The German army's official surrender in Reims on 8 May 1945 - Victory in Europe (VE) day - tasted particularly sweet for the canny, local Champagne winemakers and workers who spent much of World War Two outfoxing the occupying forces, writes Julian Hitner.
How the winegrowers concealed their Champagne from the Nazis
Throughout the occupation, Champagne’s winegrowing inhabitants were extremely devious (often with the help of the CIVC), adept at concealing and withholding their finest offerings from the weinführer and his henchmen. They would use unsound corks and dirty bottles, misdirect shipments to the Third Reich that did not exist, and fashion offerings for the German Wehrmacht with their worst wines. With any luck, their ‘enemy customers’ would fail to notice any faults.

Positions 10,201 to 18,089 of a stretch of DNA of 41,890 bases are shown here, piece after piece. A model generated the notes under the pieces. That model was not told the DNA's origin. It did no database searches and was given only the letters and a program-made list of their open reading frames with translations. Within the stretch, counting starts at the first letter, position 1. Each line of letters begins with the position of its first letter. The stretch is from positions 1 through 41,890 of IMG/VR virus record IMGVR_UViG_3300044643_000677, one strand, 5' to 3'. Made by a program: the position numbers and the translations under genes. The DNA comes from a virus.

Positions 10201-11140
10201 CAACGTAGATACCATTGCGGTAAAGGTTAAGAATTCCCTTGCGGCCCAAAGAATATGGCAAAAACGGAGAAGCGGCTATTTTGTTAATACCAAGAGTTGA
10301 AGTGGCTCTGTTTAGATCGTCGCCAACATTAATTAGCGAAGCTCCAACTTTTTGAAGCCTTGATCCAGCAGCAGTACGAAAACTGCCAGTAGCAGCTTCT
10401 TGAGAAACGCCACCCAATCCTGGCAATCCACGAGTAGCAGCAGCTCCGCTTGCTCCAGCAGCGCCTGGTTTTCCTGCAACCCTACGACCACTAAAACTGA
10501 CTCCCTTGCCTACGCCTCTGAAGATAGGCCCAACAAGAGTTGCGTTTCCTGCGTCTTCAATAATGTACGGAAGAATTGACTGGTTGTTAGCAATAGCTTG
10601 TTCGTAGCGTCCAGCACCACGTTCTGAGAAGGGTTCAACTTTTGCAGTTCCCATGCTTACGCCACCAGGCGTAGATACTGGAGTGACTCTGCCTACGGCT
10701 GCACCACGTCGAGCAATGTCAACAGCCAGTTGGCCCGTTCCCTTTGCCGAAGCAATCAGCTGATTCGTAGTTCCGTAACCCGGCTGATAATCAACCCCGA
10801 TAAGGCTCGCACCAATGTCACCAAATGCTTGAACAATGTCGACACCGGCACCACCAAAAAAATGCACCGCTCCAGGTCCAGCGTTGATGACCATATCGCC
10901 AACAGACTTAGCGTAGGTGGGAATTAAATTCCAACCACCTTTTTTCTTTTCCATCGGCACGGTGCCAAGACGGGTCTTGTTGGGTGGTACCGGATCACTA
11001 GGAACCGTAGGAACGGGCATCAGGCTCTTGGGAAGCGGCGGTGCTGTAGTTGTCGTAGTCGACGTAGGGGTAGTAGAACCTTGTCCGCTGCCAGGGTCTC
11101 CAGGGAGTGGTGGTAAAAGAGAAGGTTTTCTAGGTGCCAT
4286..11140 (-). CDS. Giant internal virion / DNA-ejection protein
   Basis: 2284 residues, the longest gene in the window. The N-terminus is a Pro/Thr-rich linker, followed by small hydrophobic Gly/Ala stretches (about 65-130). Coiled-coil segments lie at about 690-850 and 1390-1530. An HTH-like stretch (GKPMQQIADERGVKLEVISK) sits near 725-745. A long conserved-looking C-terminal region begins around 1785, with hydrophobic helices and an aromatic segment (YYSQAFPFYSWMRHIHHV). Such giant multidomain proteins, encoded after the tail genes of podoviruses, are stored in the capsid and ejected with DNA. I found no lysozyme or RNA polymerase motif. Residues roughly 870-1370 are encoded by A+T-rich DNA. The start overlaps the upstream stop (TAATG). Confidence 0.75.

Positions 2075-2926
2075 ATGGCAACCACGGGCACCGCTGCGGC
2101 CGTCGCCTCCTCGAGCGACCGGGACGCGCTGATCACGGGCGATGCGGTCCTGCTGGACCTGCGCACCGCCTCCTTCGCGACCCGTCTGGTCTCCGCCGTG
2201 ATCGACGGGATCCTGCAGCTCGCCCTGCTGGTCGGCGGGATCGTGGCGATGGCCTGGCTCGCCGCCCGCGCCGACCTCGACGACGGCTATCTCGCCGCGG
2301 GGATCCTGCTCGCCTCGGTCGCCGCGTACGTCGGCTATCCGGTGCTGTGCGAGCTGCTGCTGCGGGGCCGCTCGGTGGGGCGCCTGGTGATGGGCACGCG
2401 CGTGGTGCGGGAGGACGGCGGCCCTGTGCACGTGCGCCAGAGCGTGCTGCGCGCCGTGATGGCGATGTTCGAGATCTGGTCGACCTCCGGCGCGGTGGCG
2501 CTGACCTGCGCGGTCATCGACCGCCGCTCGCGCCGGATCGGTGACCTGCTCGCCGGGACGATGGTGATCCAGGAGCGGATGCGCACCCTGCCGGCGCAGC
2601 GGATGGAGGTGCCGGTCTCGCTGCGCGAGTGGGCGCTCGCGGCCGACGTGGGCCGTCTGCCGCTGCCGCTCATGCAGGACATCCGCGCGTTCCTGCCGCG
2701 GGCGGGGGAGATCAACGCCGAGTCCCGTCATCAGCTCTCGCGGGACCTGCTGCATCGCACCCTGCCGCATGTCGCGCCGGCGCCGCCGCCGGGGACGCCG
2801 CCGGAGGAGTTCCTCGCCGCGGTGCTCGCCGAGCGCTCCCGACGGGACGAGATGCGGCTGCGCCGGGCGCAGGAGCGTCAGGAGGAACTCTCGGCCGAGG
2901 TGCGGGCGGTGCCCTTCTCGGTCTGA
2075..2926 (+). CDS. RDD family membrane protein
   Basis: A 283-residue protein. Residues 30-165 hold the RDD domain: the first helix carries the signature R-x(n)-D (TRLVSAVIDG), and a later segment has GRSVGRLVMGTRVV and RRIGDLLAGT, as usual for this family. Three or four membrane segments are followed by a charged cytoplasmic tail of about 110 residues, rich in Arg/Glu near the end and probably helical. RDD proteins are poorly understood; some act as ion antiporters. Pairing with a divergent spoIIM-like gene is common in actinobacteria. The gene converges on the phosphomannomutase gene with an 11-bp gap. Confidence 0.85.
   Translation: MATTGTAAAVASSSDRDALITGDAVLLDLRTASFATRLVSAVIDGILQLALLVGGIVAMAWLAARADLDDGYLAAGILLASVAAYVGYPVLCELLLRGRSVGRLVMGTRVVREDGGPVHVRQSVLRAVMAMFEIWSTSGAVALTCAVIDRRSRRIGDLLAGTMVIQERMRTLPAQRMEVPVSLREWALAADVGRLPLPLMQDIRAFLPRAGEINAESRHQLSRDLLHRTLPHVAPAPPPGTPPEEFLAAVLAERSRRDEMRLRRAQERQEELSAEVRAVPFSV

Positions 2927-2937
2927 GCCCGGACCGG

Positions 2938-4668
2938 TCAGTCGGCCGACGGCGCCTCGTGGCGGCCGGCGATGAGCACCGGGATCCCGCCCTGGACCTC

At the same time, houses went to great lengths to prevent the Nazis from uncovering their finest cuvées. They usually constructed false walls in their vast underground cellars and concealed their best bottles behind them. When such an option was either unavailable or impractical, some houses (such as Bollinger) labelled their most illustrious bottlings as ‘poison’.
But what of the wartime vintages? According to Michael Broadbent, 1945 (the first vintage to be harvested roughly a year after the liberation of Champagne) yielded a ‘small crop of excellent wines. The firmness and acidity gave the ’45s vigour and a long life’. He highlights Pol Roger as a favourite – reasonable consolation for a house which lost so many of its prized ’28s several years earlier.
Also acknowledged are the ’43s and (to a lesser extent) the ’42s. Of the former, a large quantity of extremely fine Champagne was disgorged in 1953, just in time for the coronation of a young Queen Elizabeth II.